After scraping old paint off our exterior door, I noticed something that wasn't good. Some of the trim around the bottom of the door was rotted out. So I pried off the middle board shown above, and found that matters were even worse than I thought. The sill beam below the door had rotted as well! Oh boy...
Here's what the sill beam looked like with most of the worst rot removed. But you can see that in order to repair the sill beam (the 6"x6" beam on top of the foundation shown above), I'll have to remove the left exterior door trim to get at the beam. Note: I don't have the sill beam repair article done yet, but I will soon.
What follows is only about making a cosmetic fix to the bottom section of the left door trim. That bottom section, although it doesn't look too bad in this photo, was very rotted (mostly on the back side) and very soft up a few inches from the bottom. This is what happens when wood is in contact moist surfaces (the steps, during rain and snow). Also the wood grain at the end of the boards is particularly good at sucking up moisture. Note: You can click on any photo to enlarge them.
Rather than remove the whole piece of left door trim, it seemed easier in this case just to cut the lower few inches off with a sawzall, make the rot repair with wood epoxy, and then reattach it later. I could have manufactured a new matching piece of wood, but it would have been quite a bit of work, as the piece was unique in size and notched out in the back, and also was not an available trim piece from home stores. I remembered seeing an article online about repairing rot with epoxy, so it was off to Google to research "rotten wood repair", as I was also eager to learn about rot repair for the fun of it as well!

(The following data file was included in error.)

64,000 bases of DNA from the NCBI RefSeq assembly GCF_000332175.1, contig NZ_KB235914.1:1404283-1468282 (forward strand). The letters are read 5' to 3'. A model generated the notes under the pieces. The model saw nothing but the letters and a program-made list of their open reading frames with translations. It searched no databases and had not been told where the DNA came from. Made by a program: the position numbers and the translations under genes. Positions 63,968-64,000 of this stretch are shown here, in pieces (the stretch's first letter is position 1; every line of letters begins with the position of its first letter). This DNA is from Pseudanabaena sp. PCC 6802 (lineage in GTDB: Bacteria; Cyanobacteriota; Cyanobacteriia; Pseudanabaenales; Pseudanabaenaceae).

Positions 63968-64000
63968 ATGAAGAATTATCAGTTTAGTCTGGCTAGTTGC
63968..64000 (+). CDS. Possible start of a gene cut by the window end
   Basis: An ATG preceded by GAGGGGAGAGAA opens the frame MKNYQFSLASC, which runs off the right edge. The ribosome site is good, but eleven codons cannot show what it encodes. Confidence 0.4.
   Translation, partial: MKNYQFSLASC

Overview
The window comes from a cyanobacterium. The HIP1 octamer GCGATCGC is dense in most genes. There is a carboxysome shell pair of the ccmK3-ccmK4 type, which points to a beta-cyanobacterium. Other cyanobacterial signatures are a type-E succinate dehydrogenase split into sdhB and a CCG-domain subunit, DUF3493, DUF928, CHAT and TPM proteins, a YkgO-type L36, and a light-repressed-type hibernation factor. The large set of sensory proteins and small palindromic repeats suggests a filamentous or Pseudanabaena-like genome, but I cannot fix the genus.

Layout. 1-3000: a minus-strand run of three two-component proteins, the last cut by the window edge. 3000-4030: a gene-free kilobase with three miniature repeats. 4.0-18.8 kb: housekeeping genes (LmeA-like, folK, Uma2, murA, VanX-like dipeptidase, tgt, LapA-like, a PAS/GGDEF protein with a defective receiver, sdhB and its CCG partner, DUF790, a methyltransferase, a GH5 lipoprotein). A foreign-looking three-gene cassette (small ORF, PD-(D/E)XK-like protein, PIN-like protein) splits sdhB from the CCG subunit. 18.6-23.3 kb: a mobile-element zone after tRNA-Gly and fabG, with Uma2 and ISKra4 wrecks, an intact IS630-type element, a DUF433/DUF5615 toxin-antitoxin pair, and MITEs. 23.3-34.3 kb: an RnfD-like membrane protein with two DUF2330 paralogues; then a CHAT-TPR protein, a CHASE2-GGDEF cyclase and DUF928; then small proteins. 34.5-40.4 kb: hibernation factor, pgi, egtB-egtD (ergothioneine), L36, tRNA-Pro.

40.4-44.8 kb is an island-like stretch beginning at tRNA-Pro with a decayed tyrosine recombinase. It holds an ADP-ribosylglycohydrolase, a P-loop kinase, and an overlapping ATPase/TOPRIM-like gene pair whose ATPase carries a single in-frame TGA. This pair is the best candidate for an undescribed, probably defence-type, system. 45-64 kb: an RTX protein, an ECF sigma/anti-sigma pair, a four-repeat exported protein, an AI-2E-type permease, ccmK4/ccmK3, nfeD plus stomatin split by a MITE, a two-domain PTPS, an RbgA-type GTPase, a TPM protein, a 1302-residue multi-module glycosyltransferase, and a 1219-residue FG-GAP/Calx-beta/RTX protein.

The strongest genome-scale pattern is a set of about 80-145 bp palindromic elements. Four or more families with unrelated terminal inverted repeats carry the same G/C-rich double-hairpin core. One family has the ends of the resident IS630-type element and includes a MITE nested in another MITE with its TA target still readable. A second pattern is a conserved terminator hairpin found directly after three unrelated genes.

After researching it was time to repair the rot. Here's what I did, using 2 products:
1. Liquid wood hardener (resin that penetrates soft wood, making it hard again)
2. Epoxy Wood Filler (2 part epoxy to rebuild/replace the rotted wood)
Here's the bottom of the door trim. You can see the rot from the front doesn't look too bad, but much of it was so brittle it just came loose in my hands, after this photo was taken.
The wood rot was worse on the back. The rotted wood was completely dry, but very soft and crumbly. Note: I'm in these photos as I was using the laptop as my camera here, and had to see what I was shooting. Please excuse my large nose!
Step 1: Remove Unstable Rotten Wood
The first step to repair wood rot with epoxy wood filler, is to remove any rotted wood that is loose, crumbly or very soft. You want to get down to reasonably stable wood. It can be a bit soft though. I used a screw driver, like a dentist removing tooth decay. Wire brushes work well for other flatter surfaces. The wood should also be completely dry, or as dry as possible before going further. This might mean using a heater, or fan, or whatever to dry the piece out. Or if it's an exterior piece you might need to cover the area with a trap for a while to thoroughly dry it out. Less than 20% moisture content is the recommended level, but who has a moisture meter? Just use common sense and get it as dry as possible.
Step 2: Drill Holes in and Around the Affected Area
Drilling holes helps the liquid wood hardener penetrate deeper into the wood. I should have drilled hole a bit bigger. 1/4" is recommended. Don't drill all the way through!
Step 3: Apply Liquid Wood Hardener
There are a number of brands out there. I just happened to have quick access to this one (Minwax, High Performance, Wood Hardener). This can was about $9.50 at Home Depot.
Lather on a few quick coats with a cheap disposable bristle brush. Be sure to get every nook and cranny. Then let it dry for 2-3 hours. When dry, the resin that has penetrated the soft wood will make it hard and stable again. My glove here looks weird as the lower half ripped off, so it's not some special fingers only glove, ha!